Hunger-striking Kyrgyz prisoners stitch mouths shut
BISHKEK (Reuters) - More than a thousand convicts in Kyrgyzstan have stitched their mouths closed in protest against living conditions in the Central Asian republics prisons.
The protest is an escalation of a two-week-old hunger strike involving most of the country's 7,500 inmates, triggered by a special forces raid of a jail in the capital Bishkek.
A Reuters cameraman who visited the prison on Friday saw 10 inmates with their mouths stitched shut - most had used metal wire. The prisoners, some with heaters and televisions in their cells, appeared calm.
Prison service officials said special forces had been sent into Detention Centre No. 1 earlier in January to quell a riot by prisoners who vandalised their cells and cut their hands and stomachs during a search by guards.
They said guards had been conducting the search as part of a crackdown on smuggling and illegal dealing in prison. Inmates organised a nationwide hunger strike - assisted by mobile telephones smuggled into their cells.
On Friday, the Reuters cameraman saw convicts being led into a courtyard and told to squat. "We are going to treat you with respect," said a prison officer, who did not give his name.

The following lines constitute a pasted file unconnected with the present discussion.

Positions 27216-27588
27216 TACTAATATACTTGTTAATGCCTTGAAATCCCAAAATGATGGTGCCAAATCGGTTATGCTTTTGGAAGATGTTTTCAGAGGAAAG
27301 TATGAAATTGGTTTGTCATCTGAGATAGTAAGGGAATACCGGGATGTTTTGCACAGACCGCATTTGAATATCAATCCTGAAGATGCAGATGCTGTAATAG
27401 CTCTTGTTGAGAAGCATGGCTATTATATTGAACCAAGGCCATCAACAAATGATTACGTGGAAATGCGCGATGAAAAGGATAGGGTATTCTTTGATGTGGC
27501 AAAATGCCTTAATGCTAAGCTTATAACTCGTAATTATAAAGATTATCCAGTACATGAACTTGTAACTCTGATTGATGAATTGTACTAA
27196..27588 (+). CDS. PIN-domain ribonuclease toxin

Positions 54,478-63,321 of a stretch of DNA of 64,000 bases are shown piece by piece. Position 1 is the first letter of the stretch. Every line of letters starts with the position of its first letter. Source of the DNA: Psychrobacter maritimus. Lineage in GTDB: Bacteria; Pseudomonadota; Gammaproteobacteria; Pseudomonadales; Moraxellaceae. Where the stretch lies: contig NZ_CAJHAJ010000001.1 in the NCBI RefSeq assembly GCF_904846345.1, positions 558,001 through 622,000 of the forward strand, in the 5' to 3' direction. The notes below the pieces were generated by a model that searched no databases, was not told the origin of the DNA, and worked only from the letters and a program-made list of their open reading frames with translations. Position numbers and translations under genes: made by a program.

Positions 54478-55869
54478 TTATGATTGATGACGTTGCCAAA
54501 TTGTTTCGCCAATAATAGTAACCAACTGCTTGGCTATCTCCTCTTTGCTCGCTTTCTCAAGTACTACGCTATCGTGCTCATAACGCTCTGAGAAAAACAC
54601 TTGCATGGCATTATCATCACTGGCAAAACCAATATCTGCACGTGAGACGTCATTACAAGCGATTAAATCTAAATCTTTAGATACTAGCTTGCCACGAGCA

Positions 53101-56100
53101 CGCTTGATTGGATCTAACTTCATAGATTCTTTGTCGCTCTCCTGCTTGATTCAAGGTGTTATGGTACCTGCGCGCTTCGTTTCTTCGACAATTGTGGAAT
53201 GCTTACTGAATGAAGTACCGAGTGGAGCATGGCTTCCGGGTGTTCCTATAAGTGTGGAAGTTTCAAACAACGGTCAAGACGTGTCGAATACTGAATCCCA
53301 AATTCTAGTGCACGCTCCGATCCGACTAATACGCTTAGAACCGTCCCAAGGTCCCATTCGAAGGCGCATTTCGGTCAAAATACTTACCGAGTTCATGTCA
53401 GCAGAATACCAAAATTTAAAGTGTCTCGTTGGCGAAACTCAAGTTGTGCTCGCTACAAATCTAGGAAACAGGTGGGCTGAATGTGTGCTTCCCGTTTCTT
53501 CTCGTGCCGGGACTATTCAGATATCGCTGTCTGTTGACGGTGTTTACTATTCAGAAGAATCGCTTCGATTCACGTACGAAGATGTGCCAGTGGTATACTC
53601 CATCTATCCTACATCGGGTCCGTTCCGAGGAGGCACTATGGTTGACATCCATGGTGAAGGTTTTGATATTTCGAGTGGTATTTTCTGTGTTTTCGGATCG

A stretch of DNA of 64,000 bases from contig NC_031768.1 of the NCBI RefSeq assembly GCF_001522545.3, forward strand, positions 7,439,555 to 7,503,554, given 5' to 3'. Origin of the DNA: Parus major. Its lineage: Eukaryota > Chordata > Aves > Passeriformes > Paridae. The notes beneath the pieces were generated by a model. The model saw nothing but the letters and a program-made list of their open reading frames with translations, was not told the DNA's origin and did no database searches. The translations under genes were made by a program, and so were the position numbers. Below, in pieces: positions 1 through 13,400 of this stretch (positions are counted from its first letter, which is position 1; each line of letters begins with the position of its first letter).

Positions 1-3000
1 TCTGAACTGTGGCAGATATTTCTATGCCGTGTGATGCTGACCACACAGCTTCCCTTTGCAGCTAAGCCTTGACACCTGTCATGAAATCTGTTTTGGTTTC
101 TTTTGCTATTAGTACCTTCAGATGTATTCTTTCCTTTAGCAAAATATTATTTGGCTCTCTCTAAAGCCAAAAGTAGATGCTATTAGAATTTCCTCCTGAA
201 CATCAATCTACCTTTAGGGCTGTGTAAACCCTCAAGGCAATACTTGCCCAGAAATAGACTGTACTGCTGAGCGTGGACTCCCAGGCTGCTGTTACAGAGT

Guards emptied boxes during a search of the cells and confiscated syringes and other banned items.
Mars Jusupbekov, a sub-commander in the Interior Ministry's security service, said 209 inmates in the Bishkek jail had stitched in their mouths. Over 100 prisoners had removed the stitches overnight, he said.
"Yesterday, 300 prisoners took food. Today it was 320," he said.
The hunger strikers have demanded the resignation of the national prison service head and the manager of the detention centre in Bishkek.
Around 6,400 prisoners were on hunger strike nationwide and 1,175 had sewn their mouths closed, although more than 200 later appealed for medical help to remove the stitches, prison service spokeswoman Eleonora Sharshenaliyeva said.
Prison riots occur periodically in the former Soviet republics of Central Asia. Police in neighbouring Kazakhstan foiled an attempted jailbreak last July. As special forces stormed a penal colony to quell the unrest, an explosion occurred killing six people.
Several inmates were killed during prison riots in Kyrgyzstan in 2005.
An impoverished country of 5.5 million people that hosts both U.S. and Russian military air bases, Kyrgyzstan overthrew its president in April 2010 and was the scene of bloody clashes between ethnic Kyrgyz and Uzbeks two months later.
Nearly 7,600 inmates are incarcerated in Kyrgyz prisons, while a further 7,000 convicted of minor offences are confined to their home region and required to check in daily with police.
(Writing by Robin Paxton; Editing by Rosalind Russell)